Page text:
Jack Ohman leads off with a list of broken campaign promises that didn't even make it to Inauguration Day. Aren't you supposed to kind of trickle out the disappointment, so that, a year or two into your administration, your supporters begin to wonder if they've been hornswoggled?
Never mind. Someone noted during the campaign, and I may have repeated it here, that Trump is not so much a liar as a bullshitter, the distinction being that he will say, at any moment, whatever comes into his mind as advantageous, even if it makes no sense, even if he's not prepared to defend it.
It's not the same as "lying" because it's unplanned and unsupported.
What Tim Eagan describes is lying, and why on earth anyone thinks this sort of purposeful distortion ended with the Tobacco Settlement is beyond me. Of course the lies are being formulated and spread by Big Oil, and not just about climate change.
I'm also a little suspicious of the wind turbines kill birds information, which, if not as dishonest as climate change denial, seems to go largely unchallenged.
In any case, you're being jobbed and, while it's your own fault, there has always been a profit to be made by exploiting the gullible. The difference between the lies of the Tobacco Institute, Big Oil and Clean Coal, and those Nigerian princes is that the Nigerian only needs for one or two people to be that foolish.
The others have to tailor their lies to take in as many suckers as possible. And they do a nice job of it.
Juxtaposition of Time
These cartoons -- only half of each shown here, go read the rest -- juxtapose not concepts but timing. The first shows a neocon who is never wrong even when it's obvious he is, but note that it was first published before the Obama election. The second mocks the idea that false information is being generated more or less spontaneously on line, or by some conspiracy of the providers.
In both case, it shows people the victims of their own lack of critical thinking, and that's going to be a major factor over the next four years. (I'm hoping it doesn't take eight for people to wisen up.)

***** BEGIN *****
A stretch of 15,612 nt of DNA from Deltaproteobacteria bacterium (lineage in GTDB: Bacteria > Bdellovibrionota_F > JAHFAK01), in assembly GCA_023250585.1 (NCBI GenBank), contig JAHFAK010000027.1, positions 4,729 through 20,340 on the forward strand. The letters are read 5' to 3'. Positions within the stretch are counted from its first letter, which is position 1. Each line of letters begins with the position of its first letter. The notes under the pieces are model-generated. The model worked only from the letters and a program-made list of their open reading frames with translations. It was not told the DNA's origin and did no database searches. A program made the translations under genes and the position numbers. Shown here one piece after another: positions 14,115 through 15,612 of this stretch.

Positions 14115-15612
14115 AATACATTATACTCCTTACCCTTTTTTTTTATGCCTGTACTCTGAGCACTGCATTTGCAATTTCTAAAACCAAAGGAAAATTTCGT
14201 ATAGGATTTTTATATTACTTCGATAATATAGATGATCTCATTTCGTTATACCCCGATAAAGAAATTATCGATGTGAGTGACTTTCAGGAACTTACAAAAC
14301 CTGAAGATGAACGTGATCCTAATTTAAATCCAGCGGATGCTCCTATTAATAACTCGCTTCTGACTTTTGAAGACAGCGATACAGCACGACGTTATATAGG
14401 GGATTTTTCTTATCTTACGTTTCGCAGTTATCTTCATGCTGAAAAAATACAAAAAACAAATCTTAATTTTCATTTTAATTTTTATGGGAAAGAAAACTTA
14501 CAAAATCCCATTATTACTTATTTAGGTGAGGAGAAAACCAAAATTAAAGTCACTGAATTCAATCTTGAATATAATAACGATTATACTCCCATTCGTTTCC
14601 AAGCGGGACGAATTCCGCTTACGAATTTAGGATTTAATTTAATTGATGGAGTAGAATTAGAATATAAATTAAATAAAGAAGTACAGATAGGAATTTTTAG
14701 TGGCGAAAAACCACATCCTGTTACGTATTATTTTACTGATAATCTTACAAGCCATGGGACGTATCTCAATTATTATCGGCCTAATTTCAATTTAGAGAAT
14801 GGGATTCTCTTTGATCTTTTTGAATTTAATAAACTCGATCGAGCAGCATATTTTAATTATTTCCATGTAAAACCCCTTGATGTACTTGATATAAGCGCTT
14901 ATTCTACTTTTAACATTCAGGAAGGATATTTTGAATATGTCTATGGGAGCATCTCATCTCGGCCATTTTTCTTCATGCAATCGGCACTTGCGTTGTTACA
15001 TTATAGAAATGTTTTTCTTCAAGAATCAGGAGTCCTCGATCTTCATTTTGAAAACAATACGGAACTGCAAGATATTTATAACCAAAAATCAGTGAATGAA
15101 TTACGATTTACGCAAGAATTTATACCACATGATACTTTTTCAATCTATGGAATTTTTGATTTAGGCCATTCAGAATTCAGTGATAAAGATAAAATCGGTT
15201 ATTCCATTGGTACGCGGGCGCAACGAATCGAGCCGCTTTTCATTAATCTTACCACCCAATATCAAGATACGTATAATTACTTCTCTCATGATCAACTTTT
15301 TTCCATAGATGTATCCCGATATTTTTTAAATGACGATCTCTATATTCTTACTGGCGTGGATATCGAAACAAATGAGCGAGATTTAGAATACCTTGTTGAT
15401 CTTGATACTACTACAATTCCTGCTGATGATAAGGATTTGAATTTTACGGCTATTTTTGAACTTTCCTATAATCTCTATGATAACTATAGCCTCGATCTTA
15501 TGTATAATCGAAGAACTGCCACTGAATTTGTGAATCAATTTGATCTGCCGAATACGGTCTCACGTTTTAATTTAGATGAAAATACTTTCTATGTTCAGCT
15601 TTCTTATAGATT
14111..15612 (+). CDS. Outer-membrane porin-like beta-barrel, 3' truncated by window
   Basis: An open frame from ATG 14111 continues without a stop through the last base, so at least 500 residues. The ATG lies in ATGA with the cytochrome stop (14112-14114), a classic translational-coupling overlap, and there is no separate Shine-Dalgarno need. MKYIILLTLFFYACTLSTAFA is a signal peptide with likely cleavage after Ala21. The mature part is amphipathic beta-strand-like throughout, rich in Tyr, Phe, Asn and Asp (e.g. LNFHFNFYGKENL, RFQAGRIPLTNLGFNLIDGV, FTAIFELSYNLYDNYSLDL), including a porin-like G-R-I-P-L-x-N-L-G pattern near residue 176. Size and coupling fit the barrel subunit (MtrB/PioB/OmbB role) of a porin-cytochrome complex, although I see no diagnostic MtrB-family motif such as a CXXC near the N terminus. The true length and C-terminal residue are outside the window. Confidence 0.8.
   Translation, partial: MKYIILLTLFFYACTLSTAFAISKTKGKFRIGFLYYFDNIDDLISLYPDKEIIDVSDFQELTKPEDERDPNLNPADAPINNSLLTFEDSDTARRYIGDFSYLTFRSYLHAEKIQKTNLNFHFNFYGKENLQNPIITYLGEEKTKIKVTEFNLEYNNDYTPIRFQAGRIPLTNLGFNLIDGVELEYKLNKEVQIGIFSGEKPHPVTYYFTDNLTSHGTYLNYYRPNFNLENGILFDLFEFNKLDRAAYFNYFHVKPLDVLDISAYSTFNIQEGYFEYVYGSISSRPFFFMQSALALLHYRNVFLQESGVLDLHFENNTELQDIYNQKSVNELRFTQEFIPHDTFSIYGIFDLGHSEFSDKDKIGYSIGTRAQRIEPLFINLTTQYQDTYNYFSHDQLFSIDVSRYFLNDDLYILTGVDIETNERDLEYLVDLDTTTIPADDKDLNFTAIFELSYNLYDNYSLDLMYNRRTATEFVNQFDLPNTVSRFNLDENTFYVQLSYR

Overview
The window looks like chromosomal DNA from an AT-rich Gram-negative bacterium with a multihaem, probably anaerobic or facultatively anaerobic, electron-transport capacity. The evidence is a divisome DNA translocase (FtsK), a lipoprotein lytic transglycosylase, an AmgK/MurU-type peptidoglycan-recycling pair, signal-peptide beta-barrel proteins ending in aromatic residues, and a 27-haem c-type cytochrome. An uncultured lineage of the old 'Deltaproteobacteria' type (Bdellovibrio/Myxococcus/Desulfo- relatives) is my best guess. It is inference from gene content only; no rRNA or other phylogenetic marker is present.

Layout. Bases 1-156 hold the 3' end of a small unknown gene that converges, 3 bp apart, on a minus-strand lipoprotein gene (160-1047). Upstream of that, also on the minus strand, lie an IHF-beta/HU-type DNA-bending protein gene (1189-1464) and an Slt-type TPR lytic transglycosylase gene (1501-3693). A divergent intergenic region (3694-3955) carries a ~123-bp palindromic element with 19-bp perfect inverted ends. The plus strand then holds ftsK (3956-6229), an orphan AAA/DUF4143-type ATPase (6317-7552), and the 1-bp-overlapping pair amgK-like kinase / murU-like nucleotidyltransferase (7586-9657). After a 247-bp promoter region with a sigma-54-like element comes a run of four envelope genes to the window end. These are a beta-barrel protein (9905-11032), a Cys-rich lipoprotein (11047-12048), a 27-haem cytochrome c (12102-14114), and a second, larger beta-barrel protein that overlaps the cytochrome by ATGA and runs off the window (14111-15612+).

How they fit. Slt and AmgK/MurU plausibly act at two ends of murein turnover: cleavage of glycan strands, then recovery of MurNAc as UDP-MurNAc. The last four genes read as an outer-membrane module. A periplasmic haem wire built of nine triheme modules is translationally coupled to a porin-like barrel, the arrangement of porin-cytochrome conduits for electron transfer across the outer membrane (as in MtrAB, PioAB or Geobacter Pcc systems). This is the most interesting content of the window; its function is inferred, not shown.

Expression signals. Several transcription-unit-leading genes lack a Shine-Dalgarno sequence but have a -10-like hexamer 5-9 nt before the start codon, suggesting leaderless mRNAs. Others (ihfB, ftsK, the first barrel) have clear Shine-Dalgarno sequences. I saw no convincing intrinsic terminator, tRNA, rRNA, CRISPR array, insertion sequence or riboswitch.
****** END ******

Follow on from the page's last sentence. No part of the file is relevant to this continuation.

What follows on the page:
There is a study from Stanford getting a lot of media play, showing that kids don't have much ability to tell ads from news stories or to identify true news sources from advocacy sites, but -- at least at a quick glance -- it appears they are comparing the kids' performance to some ideal, not to a typical adult performance.
Not to say that we shouldn't teach this, but we should have taught it a generation ago.
Middle-schoolers didn't just elect a bullshit artist.
Jimmy Margulies has it right, but the question is, will Trump supporters even realize that the jobs aren't coming back? Or will they, like the frog in the by-the-way-this-isn't-true-either, sit in the water not noticing that it is becoming warmer and warmer?
Trump's tactic of distracting us with silly tweets really only works to cover up breaking news. It won't mask trends.
I suspect, instead, that he will be distributing blame for things like his failure to put the coal back in the ground so miners can dig it up again.
If he can't totally disarm OSHA and the EPA, they will be the villains whose petty, bureaucratic concerns about black lung and cave-ins and pollution are keeping America from being great.
Trump did, finally, get around to more or less kinda sorta renouncing the support of white supremacists. In his sit-down with the New York Times, he had this exchange:
DEAN BAQUET, executive editor of The New York Times: As you describe it, you did do something really remarkable. You energized a lot of people in the country who really wanted change in Washington. But along with that — and this is going to create a tricky thing for you — you also energized presumably a smaller number of people who were evidenced at the alt-right convention in Washington this weekend. Who have a very …
TRUMP: I just saw that today.
BAQUET: So, I’d love to hear you talk about how you’re going to manage that group of people who actually may not be the larger group but who have an expectation for you and are angry about the country and its — along racial lines. My first question is, do you feel like you said things that energized them in particular, and how are you going to manage that?
TRUMP: I don’t think so, Dean. First of all, I don’t want to energize the group. I’m not looking to energize them. I don’t want to energize the group, and I disavow the group. They, again, I don’t know if it’s reporting or whatever. I don’t know where they were four years ago, and where they were for Romney and McCain and all of the other people that ran, so I just don’t know, I had nothing to compare it to.
But it’s not a group I want to energize, and if they are energized I want to look into it and find out why.
What we do want to do is we want to bring the country together, because the country is very, very divided, and that’s one thing I did see, big league. It’s very, very divided, and I’m going to work very hard to bring the country together.
Telnaes and Horsey aren't buying it, and Horsey has written one of the more eloquent of his essays on the topic. Telnaes doesn't have to elaborate, of course, because her graphic sarcasm says much the same thing.
Which is that it sounds a lot like the regrets of someone who waited until the battle was over before repenting of how it was won.
And who knows that nothing succeeds like success, and that deja vu is just another term for nostalgia.
So here's your moment of nostalgia: